15. I’m amazed, really I am. The all female jury (insert Aharon’s comment on neo-feminism here), the relentless propagandizing of the media to make Trayvon Martin look like a 13 year old saint, and the nation-wide attention in general made me think GZ would be found guilty, even with the pictures of his bashed up head released later.

    I still don’t predict any sort of major riots outside of Florida, if at all, but I’ll hold my breath for the next 48 hours. If sh!t gets hairy for any fellow TTAG readers, stay safe out there.

    • Half the jurors had guns in the home. Another prosecution mistake. They let people who believe in armed self defense sit on the jury.

      • Well I’m glad the prosecution shot itself in the foot then. But is it a definite that he won’t face a civil suit because of Florida law? The waters seem to be a bit muddy on that one.

  16. Can’t believe all the celebrating going on here. Zimmerman’s victory is NOT a victory for 2A, he was still a dumbass that instigated a needless conflict and a kid died over it for no good reason. No, Treyvon wasn’t a saint and took the stupidest, most thuggish action possible but by all rights this should’ve still been a manslaughter verdict.

    Now every time Stand Your Ground is brought up it’s going to be wrongly associated with Zimmerman’s asshattery and continue to fuel the antis, you have to be delusional to think this supports us in any way.

    • Your point that this is not a victory and Zimmerman wasn’t a hero is well taken, though I don’t think as a matter of law that manslaughter would be appropriate.

      One thing that should be remembered is that this is a tragic story, no matter how you slice it.

    • I disagree. The only ones who’ve publicly stated that Zimmerman
      instigated the conflict has been the press. There is ZERO proof
      that Zimmerman is the one who forced an encounter. All we have
      is conjecture.

      As far as 2A support goes, I’m hopeful that you’re wrong. The
      public has seen the press blatantly condemn this man and
      massive political pressure brought to bare. All without fact or
      reason. If anything, I think that some of the public has become
      more distrustful of the press (and government to some degree).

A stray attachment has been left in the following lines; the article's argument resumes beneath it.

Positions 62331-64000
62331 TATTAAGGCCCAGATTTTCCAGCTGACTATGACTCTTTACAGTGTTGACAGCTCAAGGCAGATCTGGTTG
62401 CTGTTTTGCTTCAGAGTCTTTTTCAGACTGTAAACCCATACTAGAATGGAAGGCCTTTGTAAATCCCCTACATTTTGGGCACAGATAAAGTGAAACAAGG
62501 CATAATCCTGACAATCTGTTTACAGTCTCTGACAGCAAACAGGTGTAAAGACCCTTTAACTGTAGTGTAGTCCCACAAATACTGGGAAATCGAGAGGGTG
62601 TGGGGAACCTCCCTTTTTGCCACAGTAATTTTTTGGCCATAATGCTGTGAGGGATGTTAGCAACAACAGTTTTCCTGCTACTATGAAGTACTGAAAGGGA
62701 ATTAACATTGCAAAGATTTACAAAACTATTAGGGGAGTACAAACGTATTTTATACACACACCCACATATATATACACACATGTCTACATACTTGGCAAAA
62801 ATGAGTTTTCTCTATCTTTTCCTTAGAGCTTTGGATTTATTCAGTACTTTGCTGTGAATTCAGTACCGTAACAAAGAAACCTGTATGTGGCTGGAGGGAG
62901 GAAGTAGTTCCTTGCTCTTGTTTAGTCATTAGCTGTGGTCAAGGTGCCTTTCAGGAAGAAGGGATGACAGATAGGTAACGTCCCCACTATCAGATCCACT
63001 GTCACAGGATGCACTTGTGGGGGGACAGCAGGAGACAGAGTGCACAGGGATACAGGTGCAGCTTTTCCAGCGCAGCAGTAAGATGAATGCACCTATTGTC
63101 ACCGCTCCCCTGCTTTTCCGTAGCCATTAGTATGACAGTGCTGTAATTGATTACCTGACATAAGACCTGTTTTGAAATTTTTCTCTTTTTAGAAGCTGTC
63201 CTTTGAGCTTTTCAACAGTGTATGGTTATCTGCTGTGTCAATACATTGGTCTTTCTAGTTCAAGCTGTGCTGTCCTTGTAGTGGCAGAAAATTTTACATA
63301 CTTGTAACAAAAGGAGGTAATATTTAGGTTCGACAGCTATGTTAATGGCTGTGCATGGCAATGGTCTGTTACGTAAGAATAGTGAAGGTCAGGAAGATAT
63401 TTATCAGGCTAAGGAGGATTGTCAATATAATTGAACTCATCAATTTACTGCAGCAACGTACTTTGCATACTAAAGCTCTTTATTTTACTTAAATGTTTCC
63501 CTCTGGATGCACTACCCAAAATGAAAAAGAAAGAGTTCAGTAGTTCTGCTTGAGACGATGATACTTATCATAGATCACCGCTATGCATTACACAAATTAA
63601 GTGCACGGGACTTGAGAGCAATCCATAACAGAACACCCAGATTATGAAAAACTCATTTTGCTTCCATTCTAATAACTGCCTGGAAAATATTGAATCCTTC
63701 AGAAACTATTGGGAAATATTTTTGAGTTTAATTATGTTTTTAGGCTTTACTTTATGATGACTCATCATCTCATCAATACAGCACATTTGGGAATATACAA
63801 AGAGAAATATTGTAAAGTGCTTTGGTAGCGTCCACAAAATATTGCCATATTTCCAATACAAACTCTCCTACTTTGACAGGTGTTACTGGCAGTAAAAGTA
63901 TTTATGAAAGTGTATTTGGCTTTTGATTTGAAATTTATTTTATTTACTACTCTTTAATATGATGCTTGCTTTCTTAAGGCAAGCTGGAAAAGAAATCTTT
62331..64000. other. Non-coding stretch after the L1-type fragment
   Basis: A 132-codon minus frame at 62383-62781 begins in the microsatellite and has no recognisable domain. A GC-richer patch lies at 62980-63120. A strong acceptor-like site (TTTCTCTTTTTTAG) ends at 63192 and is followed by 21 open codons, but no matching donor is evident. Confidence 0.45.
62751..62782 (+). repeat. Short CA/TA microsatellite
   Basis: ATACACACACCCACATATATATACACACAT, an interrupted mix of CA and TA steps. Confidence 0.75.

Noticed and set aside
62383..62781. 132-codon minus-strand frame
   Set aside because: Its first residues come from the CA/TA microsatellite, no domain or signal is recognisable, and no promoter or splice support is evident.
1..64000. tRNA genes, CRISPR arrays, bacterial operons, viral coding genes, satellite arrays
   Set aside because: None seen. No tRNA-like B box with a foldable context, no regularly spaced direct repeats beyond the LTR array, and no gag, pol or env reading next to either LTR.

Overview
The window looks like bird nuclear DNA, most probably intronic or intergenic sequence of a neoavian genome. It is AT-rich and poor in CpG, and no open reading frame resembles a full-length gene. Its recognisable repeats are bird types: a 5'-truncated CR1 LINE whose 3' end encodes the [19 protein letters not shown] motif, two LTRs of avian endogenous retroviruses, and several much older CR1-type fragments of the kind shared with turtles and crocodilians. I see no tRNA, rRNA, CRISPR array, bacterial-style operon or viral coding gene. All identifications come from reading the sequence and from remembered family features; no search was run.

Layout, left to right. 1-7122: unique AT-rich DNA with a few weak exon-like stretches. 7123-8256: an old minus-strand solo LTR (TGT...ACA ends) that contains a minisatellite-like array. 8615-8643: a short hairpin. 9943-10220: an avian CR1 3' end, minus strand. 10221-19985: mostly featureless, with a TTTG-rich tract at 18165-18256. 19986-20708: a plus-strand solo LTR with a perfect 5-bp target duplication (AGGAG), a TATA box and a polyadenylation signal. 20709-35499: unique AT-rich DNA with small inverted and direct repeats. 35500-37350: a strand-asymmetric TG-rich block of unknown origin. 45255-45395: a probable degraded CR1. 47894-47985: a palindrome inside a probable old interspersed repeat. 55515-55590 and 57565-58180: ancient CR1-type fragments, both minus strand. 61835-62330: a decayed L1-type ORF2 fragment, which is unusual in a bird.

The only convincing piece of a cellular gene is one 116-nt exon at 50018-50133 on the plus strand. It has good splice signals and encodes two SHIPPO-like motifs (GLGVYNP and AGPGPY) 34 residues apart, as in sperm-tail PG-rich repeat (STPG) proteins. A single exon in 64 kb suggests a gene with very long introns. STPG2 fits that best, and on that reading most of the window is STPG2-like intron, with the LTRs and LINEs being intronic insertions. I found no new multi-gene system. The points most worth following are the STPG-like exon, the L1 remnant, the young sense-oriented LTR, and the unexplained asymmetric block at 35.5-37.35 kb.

This may result in more people giving benefit-of-a-doubt
      to the shooter during stand your ground cases.

      • And I believe you’re a f–kwit. I have no truck with the idiots trying to get Stand Your Ground or other self defense laws repealed. I’m just saying, this does not look good for us and is not something that should be upheld as a prime example. It was tragic and avoidable.

        • Two things, S_J,
          1. It was very clearly and frequently pointed out that this was not a “Stand yor ground” issue. Once Martin had GZ in the “ground and pound” position his options for standing or leaving were gone and his only option was to use whatever force he had at hand to stop the attack.

          2. The only reason this does not look good for 2A supporters has nothing to do with Zimmerman or the facts on trial and has everything to do with the MSM using the incident to beat the drum for gun control and against licensed carry. If anything this case has shown that concealed carry works.

        • None of that changes the fact that Zimmerman deliberately ignored the 911 dispatcher. The minute she said “You don’t have to do that,” it should have been taken as an order to stand down and let the police handle it. Instead Zimmerman decided to play hero and now a kid is dead and his own life is ruined. It’s not that he drew on Treyvon and shot him dead in the heat of the moment after punches were thrown, it’s everything leading up to it that makes Zimmerman culpable in my eyes.

        • S_J, you’re a tard. There’s no other word for it.

          First, the NEN operator is a he, not a she. It’s not even an ambiguous voice, which shows you didn’t actually listen to the call tape.

          Second, it should not have been taken as an order, because neither NEN nor 911 operators have the authority to order you do anything. They don’t have the authority to order you to continue to breathe.

          Third, when GZ was advised that “We don’t need you to do that,” he responded with, “OK,” and was headed back toward his truck. There is no evidence (that’s zip, zero, nada, dryhump, squat) to controvert his statement to that effect.

          Fourth, he can be “culpable in your eyes” all you want, but the fact remains that nothing, not one god damn thing that GZ did that night was illegal, so if you elected to punish him, you would be doing it in direct contravention of the law.

        • Your points are noted, I listened to the call tape a while back when the incident was fresh and didn’t remember offhand if the operator was male or female. Listening to it again, it’s clearly a guy. Derp.